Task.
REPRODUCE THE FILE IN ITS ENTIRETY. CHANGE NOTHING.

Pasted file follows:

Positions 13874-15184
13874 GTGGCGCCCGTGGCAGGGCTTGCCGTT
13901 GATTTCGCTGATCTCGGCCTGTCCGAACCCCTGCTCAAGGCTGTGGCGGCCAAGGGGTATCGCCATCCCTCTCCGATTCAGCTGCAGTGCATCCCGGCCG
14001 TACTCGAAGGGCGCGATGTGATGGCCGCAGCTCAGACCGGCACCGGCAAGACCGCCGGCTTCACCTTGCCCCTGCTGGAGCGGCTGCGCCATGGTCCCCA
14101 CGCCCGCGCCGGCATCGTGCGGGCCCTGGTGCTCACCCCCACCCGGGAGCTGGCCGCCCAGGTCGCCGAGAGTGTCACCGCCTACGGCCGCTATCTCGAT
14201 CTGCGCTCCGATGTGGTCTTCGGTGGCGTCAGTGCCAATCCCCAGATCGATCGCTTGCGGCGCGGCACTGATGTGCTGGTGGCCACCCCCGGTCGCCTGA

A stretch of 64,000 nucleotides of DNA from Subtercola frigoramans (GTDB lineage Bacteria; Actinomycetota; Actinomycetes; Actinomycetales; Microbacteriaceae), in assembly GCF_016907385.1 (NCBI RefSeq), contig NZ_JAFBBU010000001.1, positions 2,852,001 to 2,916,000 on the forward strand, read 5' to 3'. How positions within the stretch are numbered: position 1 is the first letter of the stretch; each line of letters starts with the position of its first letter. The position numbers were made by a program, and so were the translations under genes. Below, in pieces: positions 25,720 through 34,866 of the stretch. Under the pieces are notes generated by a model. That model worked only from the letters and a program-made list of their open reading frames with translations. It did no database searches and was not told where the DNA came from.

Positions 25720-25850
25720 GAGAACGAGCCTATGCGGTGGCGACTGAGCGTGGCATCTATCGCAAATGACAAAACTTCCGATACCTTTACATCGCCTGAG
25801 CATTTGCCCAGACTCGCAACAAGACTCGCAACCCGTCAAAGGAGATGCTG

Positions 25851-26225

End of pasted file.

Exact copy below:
Positions 13874-15184
13874 GTGGCGCCCGTGGCAGGGCTTGCCGTT
13901 GATTTCGCTGATCTCGGCCTGTCCGAACCCCTGCTCAAGGCTGTGGCGGCCAAGGGGTATCGCCATCCCTCTCCGATTCAGCTGCAGTGCATCCCGGCCG
14001 TACTCGAAGGGCGCGATGTGATGGCCGCAGCTCAGACCGGCACCGGCAAGACCGCCGGCTTCACCTTGCCCCTGCTGGAGCGGCTGCGCCATGGTCCCCA
14101 CGCCCGCGCCGGCATCGTGCGGGCCCTGGTGCTCACCCCCACCCGGGAGCTGGCCGCCCAGGTCGCCGAGAGTGTCACCGCCTACGGCCGCTATCTCGAT
14201 CTGCGCTCCGATGTGGTCTTCGGTGGCGTCAGTGCCAATCCCCAGATCGATCGCTTGCGGCGCGGCACTGATGTGCTGGTGGCCACCCCCGGTCGCCTGA

A stretch of 64,000 nucleotides of DNA from Subtercola frigoramans (GTDB lineage Bacteria; Actinomycetota; Actinomycetes; Actinomycetales; Microbacteriaceae), in assembly GCF_016907385.1 (NCBI RefSeq), contig NZ_JAFBBU010000001.1, positions 2,852,001 to 2,916,000 on the forward strand, read 5' to 3'. How positions within the stretch are numbered: position 1 is the first letter of the stretch; each line of letters starts with the position of its first letter. The position numbers were made by a program, and so were the translations under genes. Below, in pieces: positions 25,720 through 34,866 of the stretch. Under the pieces are notes generated by a model. That model worked only from the letters and a program-made list of their open reading frames with translations. It did no database searches and was not told where the DNA came from.

Positions 25720-25850
25720 GAGAACGAGCCTATGCGGTGGCGACTGAGCGTGGCATCTATCGCAAATGACAAAACTTCCGATACCTTTACATCGCCTGAG
25801 CATTTGCCCAGACTCGCAACAAGACTCGCAACCCGTCAAAGGAGATGCTG

Positions 25851-26225